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Draft Strategy

Showdown: Cingrani vs. Cashner

by NBC Sports EDGE Staff
Updated On: October 4, 2018, 4:09 pm ET

Often times in the midst of your draft, you’ll find yourself deciding between a couple players at the same position. With Player Showdowns, we take two players who are closely ranked by Average Draft Position (ADP) and/or Rotoworld’s 2014 season projections and have writers take a side and debate who should be selected first. Whose side will you be on?


We’ll offer up one Showdown per position (catcher, first base, second base, shortstop, third base, outfield, starter and reliever) here, and you can get dozens more by purchasing the 2014 Rotoworld Baseball Draft Guide. It’s an essential weapon to have in your arsenal at the draft table this spring.


Editor's Note: Rotoworld's partner FanDuel is hosting a one-day $100,000 Fantasy Baseball league for Opening Day's games (March 31). It's $25 to join and first prize is $15,000. Starts at 1:05pm ET on Opening Day. Here's the FanDuel link.

Tony Cingrani vs. Andrew Cashner




Like so many of these, Cingrani vs. Cashner is a matchup of two different players. Cingrani is a high-strikeout pitcher who gets by with a fastball and not much else; Cashner has all the ability to be a strikeout pitcher but has found success by pitching to contact. And yet, Cashner is the sexier name this draft season. That's largely due to the expectation that he'll turn some of those ground balls into strikeouts, but right now that's simply projection. And if spring statistics are any indication, Cashner is sticking with what's worked -- he's struck out six batters over nine scoreless innings while inducing 16 ground ball outs through three exhibition starts. That's plenty useful, especially considering he'll pitch half his games at run-suppressing Petco Park, but there are plenty of pitchers who get ground balls and keep runs off the board. But people aren't running out to draft the Wade Mileys of the world. On the other hand, Cingrani doesn't need to improve to be a strong fantasy option; he simply needs to continue doing what's been effective for him. The southpaw's 2.92 ERA isn't likely to stick, but there's no reason to think an ERA around 3.50 with over a strikeout per inning isn't possible. That may represent the best-case scenario for his counterpart, so bet on projection at your own risk. I'll take the proven commodity. – Nathan Grimm (@Nate_Grimm)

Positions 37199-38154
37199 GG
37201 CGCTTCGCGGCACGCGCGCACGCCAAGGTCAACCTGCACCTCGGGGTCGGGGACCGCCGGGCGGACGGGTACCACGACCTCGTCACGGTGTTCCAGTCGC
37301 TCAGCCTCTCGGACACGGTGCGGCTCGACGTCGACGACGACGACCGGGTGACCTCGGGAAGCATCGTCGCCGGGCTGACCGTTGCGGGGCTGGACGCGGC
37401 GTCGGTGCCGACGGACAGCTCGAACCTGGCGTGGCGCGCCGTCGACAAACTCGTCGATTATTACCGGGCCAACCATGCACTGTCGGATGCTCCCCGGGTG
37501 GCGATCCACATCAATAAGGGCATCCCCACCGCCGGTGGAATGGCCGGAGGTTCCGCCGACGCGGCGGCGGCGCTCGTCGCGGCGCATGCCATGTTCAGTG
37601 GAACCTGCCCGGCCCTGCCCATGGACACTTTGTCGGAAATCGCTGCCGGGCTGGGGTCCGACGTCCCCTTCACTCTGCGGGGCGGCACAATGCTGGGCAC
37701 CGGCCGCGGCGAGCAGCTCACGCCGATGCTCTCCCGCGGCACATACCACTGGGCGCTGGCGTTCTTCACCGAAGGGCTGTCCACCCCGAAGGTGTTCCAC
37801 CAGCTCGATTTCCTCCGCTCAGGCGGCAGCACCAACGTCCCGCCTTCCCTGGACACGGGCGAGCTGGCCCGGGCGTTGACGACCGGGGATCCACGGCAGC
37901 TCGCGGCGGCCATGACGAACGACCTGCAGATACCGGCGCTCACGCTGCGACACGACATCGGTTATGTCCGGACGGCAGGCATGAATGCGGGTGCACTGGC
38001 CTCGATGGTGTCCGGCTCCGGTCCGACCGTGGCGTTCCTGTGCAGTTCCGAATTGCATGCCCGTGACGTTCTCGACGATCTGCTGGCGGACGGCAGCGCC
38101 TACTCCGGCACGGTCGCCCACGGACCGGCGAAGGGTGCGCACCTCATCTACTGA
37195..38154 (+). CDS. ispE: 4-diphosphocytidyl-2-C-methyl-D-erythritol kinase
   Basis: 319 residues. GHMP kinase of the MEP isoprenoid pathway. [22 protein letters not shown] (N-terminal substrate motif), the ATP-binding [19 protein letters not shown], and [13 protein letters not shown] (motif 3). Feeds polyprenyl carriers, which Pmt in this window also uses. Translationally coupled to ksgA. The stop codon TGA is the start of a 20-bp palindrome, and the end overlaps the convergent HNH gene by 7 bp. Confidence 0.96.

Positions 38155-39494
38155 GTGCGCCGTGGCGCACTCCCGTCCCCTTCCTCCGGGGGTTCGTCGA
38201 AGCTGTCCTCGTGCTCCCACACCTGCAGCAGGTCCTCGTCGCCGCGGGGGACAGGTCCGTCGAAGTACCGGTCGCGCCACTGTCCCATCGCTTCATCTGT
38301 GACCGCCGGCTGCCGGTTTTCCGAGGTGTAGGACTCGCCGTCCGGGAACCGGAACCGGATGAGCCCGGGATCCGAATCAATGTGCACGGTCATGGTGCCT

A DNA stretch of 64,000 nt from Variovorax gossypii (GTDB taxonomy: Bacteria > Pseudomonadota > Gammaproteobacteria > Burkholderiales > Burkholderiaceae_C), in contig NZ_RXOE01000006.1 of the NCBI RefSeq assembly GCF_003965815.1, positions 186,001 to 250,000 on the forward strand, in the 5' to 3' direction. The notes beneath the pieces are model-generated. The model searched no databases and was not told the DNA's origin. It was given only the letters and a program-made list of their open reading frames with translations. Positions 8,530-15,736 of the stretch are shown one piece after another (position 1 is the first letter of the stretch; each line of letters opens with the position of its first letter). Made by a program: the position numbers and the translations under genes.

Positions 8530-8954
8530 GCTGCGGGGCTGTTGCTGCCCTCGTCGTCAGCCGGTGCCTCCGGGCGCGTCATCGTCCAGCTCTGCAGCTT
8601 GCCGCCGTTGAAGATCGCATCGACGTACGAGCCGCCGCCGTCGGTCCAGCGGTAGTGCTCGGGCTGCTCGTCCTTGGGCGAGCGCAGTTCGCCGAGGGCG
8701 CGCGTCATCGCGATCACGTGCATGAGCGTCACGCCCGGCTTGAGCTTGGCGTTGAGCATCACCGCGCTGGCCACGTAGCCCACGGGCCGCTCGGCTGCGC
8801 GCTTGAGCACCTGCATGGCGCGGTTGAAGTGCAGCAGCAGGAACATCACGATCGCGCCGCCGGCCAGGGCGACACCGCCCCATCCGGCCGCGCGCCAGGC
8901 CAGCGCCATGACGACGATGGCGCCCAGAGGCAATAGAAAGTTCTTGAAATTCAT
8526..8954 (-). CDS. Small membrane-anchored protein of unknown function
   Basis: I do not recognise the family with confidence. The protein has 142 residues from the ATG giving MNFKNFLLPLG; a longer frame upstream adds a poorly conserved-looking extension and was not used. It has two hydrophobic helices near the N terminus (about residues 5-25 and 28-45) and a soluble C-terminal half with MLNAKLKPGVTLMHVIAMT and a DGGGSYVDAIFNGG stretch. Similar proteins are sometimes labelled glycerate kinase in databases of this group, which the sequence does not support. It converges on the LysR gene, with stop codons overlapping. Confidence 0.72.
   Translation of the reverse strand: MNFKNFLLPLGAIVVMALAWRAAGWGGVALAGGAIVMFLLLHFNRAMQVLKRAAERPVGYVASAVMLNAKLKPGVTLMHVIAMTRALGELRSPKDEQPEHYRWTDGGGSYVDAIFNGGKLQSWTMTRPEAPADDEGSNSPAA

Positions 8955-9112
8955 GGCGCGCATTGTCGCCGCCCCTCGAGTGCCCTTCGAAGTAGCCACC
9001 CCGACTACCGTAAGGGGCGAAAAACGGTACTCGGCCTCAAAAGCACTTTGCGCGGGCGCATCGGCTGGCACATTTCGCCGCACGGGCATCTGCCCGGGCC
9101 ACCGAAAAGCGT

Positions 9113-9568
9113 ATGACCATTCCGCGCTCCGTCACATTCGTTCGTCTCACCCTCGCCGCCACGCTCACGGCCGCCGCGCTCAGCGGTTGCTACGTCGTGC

Cingrani posted a 2.92 ERA in 18 starts and five relief appearances as a rookie last season and averaged 10.3 K/9, so why am I going for Cashner? Well, it's a combination of factors. First off, Cashner was pretty solid in his own right last year, compiling a 3.09 ERA and 128/47 K/BB ratio over 175 innings while putting up a ground ball rate of 52.5 percent. The strikeout rate was surprisingly low given his mid-90s fastball, but it's worth noting that he got more swings and misses as the season moved along. This was no accident, as he began to rely more on his slider. If he can carry that momentum into 2014, we could have a frontline fantasy starter on our hands. That he pitches half of his games in PETCO Park only helps his cause. While it has worked for him so far, Cingrani walks a fine line as a (mostly) one-pitch pitcher. Among pitchers with at least 100 innings pitched last year, only Bartolo Colon relied on his fastball more often. The young southpaw is also a fly ball pitcher in a hitter-friendly park. I think both of them will be valuable in mixed leagues this season, but Cashner is the more well-rounded option. Injuries have been an issue for him in the early part of his career, but a breakout is a legitimate possibility in 2014. - D.J. Short (@djshort)





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